Comment: Be careful what you wish for (Score 5, Insightful) 533

by tempest69 (#46122255) Attached to: The Moderately Enthusiastic Programmer
Honestly, most managers would be clueless as how to deal with a passionate programmer.

The meetings, conference calls, the coding conventions, the documentation, making hard choices that hurt the deeper beauty of the finished product. This is poison to the passionate programmer. Other people doing substandard things to her code. This isn't ok to do to someones passions. It would be like letting a person bring a pet to work, and the staff kicks it at a whim.

They want people who pretend to be passionate. But really their looking for employees that want a paycheck, and a good portfolio when they leave.

Comment: Re:TDD (Score 1) 156

by tempest69 (#44642941) Attached to: Is the Stable Linux Kernel Moving Too Fast?
The All clears an ambiguity. This means the poster means that all the print drivers have most of their stuff in userspace. Rather than most of the print drivers are in userspace.
I don't follow printer drivers closely enough to know if the poster was right. I try and follow the nuance language, it is abused often.

Comment: Re:WTF (Score 2) 325

Why own the car at all? Might as well be a service, no point in having "your" car a couple miles away doing nothing.
You could summon a car, based on all sorts of criteria. Mostly I see the big use case as a taxi-van, where a ride sharing system could be in place. Sure a person could request a private car, but I suspect that many people would be happy to share a ride with people who have been matched by computer as good ride matches.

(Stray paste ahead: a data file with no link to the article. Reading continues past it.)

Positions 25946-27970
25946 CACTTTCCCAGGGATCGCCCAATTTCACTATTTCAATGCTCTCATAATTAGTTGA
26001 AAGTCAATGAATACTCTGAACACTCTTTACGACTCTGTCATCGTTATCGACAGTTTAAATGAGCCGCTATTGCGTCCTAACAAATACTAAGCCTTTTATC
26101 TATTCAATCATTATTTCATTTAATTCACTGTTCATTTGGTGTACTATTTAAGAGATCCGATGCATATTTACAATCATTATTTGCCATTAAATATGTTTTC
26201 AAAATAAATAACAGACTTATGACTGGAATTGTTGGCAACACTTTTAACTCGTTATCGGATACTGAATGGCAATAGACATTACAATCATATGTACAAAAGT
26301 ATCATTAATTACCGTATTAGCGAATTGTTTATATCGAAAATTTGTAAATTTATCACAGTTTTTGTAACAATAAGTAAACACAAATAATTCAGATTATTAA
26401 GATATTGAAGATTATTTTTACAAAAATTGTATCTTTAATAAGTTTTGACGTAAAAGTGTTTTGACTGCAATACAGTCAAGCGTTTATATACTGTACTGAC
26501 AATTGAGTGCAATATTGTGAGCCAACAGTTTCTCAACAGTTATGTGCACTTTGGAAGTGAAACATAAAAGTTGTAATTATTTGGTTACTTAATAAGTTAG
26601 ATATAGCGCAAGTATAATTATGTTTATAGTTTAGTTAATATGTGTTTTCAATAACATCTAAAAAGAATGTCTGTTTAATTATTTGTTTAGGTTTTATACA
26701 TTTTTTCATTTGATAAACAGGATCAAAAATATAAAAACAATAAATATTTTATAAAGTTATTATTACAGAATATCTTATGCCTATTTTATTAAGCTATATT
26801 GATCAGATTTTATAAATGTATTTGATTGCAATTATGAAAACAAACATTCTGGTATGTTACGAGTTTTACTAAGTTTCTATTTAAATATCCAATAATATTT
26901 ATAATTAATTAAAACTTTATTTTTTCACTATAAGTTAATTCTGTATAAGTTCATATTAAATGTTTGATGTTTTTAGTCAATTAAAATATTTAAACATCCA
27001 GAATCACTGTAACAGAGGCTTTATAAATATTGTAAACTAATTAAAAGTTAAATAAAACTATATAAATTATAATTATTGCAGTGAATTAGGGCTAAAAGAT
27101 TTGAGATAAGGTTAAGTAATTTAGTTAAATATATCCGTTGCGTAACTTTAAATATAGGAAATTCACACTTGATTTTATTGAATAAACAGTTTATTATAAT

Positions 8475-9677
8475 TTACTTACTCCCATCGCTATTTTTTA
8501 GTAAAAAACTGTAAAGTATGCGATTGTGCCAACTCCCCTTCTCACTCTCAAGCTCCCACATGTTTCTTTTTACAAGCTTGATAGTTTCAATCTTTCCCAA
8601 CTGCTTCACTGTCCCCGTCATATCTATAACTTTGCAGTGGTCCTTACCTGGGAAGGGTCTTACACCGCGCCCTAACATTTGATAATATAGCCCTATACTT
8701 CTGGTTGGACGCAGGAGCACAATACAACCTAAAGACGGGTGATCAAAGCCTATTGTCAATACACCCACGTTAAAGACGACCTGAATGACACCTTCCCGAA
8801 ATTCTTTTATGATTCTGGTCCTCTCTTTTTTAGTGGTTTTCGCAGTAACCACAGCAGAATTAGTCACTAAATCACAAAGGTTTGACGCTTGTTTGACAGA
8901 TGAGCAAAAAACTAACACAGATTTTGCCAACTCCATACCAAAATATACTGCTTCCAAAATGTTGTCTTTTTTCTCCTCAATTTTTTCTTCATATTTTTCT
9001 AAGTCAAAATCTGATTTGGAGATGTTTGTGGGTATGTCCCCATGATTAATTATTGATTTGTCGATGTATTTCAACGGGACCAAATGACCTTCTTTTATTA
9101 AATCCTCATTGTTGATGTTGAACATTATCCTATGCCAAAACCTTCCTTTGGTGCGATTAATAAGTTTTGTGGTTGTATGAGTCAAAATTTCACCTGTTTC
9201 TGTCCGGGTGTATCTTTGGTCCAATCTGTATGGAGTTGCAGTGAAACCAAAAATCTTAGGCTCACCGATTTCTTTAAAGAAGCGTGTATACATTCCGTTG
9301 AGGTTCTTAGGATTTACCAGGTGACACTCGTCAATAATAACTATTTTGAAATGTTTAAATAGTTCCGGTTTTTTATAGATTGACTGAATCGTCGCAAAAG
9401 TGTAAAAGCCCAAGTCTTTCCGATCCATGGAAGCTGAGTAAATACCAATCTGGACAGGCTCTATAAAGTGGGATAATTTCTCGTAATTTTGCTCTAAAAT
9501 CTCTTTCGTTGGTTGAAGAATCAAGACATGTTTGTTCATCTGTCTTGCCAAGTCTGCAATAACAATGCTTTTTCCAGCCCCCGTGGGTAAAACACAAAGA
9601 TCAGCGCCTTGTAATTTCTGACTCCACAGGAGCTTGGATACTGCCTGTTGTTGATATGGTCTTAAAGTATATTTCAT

Comment: Re:Hmm (Score 1) 634

by tempest69 (#44525805) Attached to: NSA Firing 90% of Its Sysadmins
They're sysadmins, They'll have the same sentiments as other federal employees that get downsized. Some will transfer to other USG jobs, Then they'll check the big iron jobs, fortune 500 companies, top500.org (some quasi governmental work there). University, State and Municipal IT positions.

The last stack of resume's I looked at was deeply disappointing.

Comment: Re:Hmm (Score 1) 634

by tempest69 (#44525119) Attached to: NSA Firing 90% of Its Sysadmins
They have a freakload of data. Where the access to the data must be secured, compartmentalized, logged, verified, and audited. Keys must be managed in a much more robust way. Ensuring that no data can leak between running jobs on a cluster.

There are going to be a freakish amounts of sysadmins/systemprogrammers/cybersecurity type all trying to meet the needed requirements. Then hoping that none of them get so rushed that they cut a corner, and leave a vulnerability open.

I'm sure that doing 10x work will result in full diligence.

Comment: Re:Missing alternative (Score 1) 587

by tempest69 (#44332385) Attached to: Compared to my 1st computer's memory ...
Any reasonable computer type assumes that other reasonable type talk in MiB and GiB. Violating the convention brings you into the land of marketeers. As does trying to justify otherwise. Talking to someone who is a known unreasonable (a professor for instance) it is fine to use speak in the unreasonable vernacular. This is the same concept as one or zero based array indexing.

The closest to perfection a person ever comes is when he fills out a job application form. -- Stanley J. Randall